7-29-2013 - Pink Sheet - FDA Breakthrough Troubles Emerge In Effort To Speed Development | Friends of Cancer Research

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7-29-2013 - Pink Sheet - FDA Breakthrough Troubles Emerge In Effort To Speed Development

7-29-2013 - Pink Sheet - FDA Breakthrough Troubles Emerge in Effort to Speed Development

July 29, 2013

by Derrick Gingery

Inspection schedules, diagnostic review and other issues have emerged as some of FDA’s breakthrough therapy designees wend their way closer to the review and approval stages, and FDA says more guidance will be needed.

Despite the excitement surrounding FDA’s breakthrough designation, some problems have developed, indicating more work will be necessary to ensure the program runs smoothly.

Some of the issues seem to have emerged as the agency began dealing with products that have obtained the designation, intended for therapies showing a dramatic improvement over existing treatments.

Jay Siegel, Johnson & Johnson head of global regulatory affairs, said facility inspection logistics have emerged as a problem, in part because they involve international travel.

J&J’s Janssen Pharmaceuticals Inc. is working with Pharmacyclics Inc. to develop ibrutinib, which has received multiple breakthrough designations.

Siegel said FDA wanted to know what facilities would require inspections so it could be ready when the application was submitted, but has run into travel problems.

“The agency came to us proactively and said, ‘Well let’s make sure we get these inspections scheduled,’” Siegel said July 24 during a Friends of Cancer Research briefing on the breakthrough therapy program. “But apparently scheduling foreign inspections … is not an easy thing to do, even if you are the FDA. And so that’s an issue that we’re still looking at working on.”

But Siegel also said a number of issues should arise as more breakthrough products move through the FDA review process.

“I’m sure there’ll be other issues too that we just need to figure out how to deal with because every time you accelerate one thing something else becomes the rate-limiting step that’s keeping the drug from the patients,” he said.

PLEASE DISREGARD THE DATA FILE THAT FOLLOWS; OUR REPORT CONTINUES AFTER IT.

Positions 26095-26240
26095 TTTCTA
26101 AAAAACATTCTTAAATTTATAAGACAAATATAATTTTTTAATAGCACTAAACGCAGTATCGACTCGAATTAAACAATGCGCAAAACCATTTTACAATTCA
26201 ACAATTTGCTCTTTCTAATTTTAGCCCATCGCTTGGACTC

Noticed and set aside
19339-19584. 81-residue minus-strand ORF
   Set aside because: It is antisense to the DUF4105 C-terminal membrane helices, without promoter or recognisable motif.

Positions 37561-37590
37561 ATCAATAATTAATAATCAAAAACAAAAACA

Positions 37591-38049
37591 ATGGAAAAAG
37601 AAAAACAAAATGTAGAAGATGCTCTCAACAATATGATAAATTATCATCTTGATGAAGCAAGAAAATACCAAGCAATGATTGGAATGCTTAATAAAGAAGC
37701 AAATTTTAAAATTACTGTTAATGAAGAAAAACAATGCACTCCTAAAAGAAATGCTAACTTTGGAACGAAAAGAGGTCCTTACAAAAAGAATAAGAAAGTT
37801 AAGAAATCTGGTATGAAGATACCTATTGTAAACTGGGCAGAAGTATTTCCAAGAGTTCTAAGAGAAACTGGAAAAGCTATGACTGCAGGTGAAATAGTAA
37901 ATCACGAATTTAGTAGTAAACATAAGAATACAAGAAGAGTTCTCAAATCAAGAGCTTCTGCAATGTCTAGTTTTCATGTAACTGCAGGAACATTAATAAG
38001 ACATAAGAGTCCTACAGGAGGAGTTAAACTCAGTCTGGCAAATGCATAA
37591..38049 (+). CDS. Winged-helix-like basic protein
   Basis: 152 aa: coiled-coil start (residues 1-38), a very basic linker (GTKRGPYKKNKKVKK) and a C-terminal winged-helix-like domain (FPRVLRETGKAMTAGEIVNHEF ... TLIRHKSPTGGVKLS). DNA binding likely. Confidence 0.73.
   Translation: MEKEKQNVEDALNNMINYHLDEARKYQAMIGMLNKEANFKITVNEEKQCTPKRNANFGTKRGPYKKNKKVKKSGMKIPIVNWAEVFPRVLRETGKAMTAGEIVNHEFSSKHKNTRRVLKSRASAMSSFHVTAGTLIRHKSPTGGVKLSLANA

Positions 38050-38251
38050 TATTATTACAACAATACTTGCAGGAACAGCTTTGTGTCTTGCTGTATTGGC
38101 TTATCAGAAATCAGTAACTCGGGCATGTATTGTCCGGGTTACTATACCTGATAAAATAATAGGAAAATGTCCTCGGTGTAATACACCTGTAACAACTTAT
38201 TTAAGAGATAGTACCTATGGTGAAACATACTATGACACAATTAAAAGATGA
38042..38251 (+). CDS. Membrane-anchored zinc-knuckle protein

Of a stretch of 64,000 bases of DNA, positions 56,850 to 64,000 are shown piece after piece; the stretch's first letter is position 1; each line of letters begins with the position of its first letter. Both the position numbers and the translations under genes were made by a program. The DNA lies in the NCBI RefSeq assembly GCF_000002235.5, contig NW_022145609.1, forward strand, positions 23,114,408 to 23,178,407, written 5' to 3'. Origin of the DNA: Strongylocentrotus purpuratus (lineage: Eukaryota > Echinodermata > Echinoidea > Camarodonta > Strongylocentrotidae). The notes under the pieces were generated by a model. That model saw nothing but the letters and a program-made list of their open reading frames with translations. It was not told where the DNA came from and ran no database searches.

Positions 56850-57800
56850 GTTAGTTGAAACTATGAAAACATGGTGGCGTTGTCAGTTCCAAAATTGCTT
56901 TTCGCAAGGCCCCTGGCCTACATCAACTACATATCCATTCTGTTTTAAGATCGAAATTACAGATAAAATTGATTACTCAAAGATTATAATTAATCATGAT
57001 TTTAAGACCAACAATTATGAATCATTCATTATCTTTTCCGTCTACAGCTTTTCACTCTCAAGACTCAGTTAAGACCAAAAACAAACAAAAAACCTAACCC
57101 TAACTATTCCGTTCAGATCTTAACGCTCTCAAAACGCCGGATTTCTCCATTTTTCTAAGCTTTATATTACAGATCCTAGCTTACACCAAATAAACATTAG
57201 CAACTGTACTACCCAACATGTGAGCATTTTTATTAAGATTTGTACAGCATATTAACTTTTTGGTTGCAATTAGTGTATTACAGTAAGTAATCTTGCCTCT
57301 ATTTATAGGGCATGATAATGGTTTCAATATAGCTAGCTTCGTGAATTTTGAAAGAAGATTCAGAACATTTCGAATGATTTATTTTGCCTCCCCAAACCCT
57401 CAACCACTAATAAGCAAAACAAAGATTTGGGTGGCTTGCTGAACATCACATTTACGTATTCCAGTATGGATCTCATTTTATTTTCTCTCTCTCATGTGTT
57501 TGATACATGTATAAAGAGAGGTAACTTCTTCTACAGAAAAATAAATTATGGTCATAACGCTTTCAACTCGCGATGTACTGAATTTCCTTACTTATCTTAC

The breakthrough therapy designation is intended to help speed the development of products with early clinical evidence showing a dramatic improvement over existing therapy. Sponsors can gain streamlined development as well as early and more frequent involvement from FDA officials throughout development.

The program has far exceeded the expectations that accompanied its creation in the 2012 FDA Safety and Innovation Act. At that time, it was predicted that the agency would designate two to four breakthrough products per year.

Since breakthrough’s enactment, FDA has designated 25 products, all within the Center for Drug Evaluation and Research. A total of 77 requests have been received, and 24 have been denied ("FDA “Breakthrough Therapy” Designations" — Pharmaceutical Approvals Monthly, July 2013).

The program’s popularity already is prompting questions about whether the agency has the resources to balance the demands of breakthrough products without creating problems for the other submissions it must review ("FDA’s Breakthrough Designations Face Question Of Review Resources" — "The Pink Sheet" DAILY, Jul. 25, 2013).

Payers, Diagnostics Also An Issue

Other pending issues, some of which are not new, appear to be exacerbated by the breakthrough designation.

Siegel said many breakthrough therapies are targeted treatments, which means they may need a companion diagnostic.

FDA’s Center for Devices and Radiological Health must approve the diagnostic portion of the application and the simultaneous review by the drug and device centers can complicate the process. Siegel said this has not been optimized by developers or FDA.